Review: AVerMedia Live Gamer Extreme


Product: AVerMedia Live Gamer Extreme
Release Date: June 2, 2015
Manufacturer: AVerMedia
Original MSRP: $179.99
This product was provided by the manufacturer for review purposes.
PS Nation Review Policy.

Audio Review:
The audio review for this game is available on Episode 433 of the podcast.

My problems with the hardware design weren’t a secret with AVerMedia’s previous device, the Extremecap U3. The video quality was superb overall, but not having an HDMI out coupled with dodgy software made it tough to recommend. Now, AVerMedia has taken a lot of this information to heart with their new offering, the Live Gamer Extreme (LGX). The hardware has been completely redesigned with not only HDMI in and out, but with even more options included. On the front you’ll find two 3.5mm jacks allowing you to directly plug a microphone and/or additional source (like an MP3 player etc.), with the ability to mix the audio directly in the AVerMedia software (and in X-Split and OBS as well)


As with the previous device, the LGX is connected via USB 3.0, but unlike before, it only works in Windows with “no support for other operating systems planned”. The Extremecap U3 actually worked in Mac OS X, but the software always seemed a revision or two behind the Windows versions and really only worked well for recording. So as a Mac user when it comes to all things PS Nation (audio and video production) that’s disappointing but also kind-of expected. I’ve tended to use X-Split more and more lately and that only supports Windows as well so it’s merely a “necessary evil” at this point, but for those that only use Mac for everything you should be aware of this limitation. I use BootCamp on all of my Macs though so I have not tried any of this with products like Parallels or Fusion since I don’t own either.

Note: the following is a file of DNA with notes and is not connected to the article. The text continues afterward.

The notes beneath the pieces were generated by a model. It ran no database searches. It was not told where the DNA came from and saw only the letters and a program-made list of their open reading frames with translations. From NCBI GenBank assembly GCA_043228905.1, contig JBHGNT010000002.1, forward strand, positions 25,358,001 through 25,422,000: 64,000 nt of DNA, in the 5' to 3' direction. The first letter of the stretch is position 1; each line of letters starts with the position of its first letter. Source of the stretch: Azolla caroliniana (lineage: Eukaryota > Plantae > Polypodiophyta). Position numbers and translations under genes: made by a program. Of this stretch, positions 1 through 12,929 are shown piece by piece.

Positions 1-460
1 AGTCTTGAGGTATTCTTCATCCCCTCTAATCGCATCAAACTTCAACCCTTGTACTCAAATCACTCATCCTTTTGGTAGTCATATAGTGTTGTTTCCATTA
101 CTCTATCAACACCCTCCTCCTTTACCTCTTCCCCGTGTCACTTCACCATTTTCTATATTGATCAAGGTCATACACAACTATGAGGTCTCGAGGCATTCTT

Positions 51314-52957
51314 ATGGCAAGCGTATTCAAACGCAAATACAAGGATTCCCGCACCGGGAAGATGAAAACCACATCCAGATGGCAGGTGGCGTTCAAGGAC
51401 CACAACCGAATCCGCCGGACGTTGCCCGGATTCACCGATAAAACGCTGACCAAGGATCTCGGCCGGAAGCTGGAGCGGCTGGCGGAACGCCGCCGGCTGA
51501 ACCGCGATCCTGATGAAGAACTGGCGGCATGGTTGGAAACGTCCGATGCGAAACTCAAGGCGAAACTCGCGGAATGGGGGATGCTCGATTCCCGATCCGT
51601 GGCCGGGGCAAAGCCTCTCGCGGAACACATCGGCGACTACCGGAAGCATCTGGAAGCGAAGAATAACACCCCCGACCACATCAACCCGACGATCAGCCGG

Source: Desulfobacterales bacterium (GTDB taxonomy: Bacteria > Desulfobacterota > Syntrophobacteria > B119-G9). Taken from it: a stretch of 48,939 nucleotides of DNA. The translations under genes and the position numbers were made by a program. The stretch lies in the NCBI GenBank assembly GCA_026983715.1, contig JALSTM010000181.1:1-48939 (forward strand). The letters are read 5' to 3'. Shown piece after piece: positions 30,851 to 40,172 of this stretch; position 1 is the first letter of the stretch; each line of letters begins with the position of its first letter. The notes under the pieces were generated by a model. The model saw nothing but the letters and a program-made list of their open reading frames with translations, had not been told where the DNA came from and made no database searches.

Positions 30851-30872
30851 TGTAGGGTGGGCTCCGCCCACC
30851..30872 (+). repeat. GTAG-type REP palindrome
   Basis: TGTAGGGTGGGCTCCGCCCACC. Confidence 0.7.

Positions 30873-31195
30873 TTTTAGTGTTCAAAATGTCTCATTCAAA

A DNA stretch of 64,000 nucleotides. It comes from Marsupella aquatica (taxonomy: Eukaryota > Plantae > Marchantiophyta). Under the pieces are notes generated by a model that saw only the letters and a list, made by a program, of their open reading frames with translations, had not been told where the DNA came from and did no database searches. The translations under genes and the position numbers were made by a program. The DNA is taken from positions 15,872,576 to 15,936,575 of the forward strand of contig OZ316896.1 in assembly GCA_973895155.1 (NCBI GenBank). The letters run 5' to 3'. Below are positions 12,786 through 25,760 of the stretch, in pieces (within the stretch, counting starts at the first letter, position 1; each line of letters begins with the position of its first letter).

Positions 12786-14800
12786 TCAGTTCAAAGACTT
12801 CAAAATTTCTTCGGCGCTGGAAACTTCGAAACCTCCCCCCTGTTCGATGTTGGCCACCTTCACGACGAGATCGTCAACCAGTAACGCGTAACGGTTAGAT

With this new hardware revision AVerMedia is also now offering the second version of their software, RECentral2, which allows for a wealth of recording and streaming features. RECentral was usually the main cause for frustration with the Extremecap U3, so this was where I poured most of my attention when I first started testing the LGX. There are a fair amount of improvements but there’s still a lot that needs to be fixed. On the recording side of things, the interface is cleaner and easier to navigate and setting specific recording options is easier.

… the .mp4 quality and performance is stellar …
The biggest change though is that unlike the Extremecap U3, the LGX doesn’t offer any option to record in uncompressed formats but instead offers the option for high bitrate .mp4’s (H.264+AAC) only. The thing is though, to record uncompressed on the U3 you needed to setup a RAID with SSD drives which was just ridiculous. Even at high bitrates though I’m not a fan of not having the option for uncompressed formats. When you’re editing .mp4’s and then re-encoding them etc., you have the potential for losing visual quality and that’s why in my OCD ways I always like to record uncompressed formats for both audio and video if it’s possible.


The good news is that the .mp4 quality and performance is stellar. Available bitrates for recording top-out at 60Mbps, which should be more than sufficient in any situation. I record everything on my Macbook Pro (OS X Yosemite 10.10.4, 2.6Ghz Intel Core i7, 16GB RAM) directly to a USB 3.0-connected SSD drive which has more than enough I/O to get the job done and I’ve experienced great results so far. Framerates haven’t stuttered once, with a complete lack of noticeable artifacting and a very nice depth of color. In fact, I’ve had to adjust the default color saturation settings for the LGX as it was really heavy out of the box. Overall, this will probably be my go-to device for recording footage from now on as the quality is pretty stellar.

… streaming quality is still all over the place …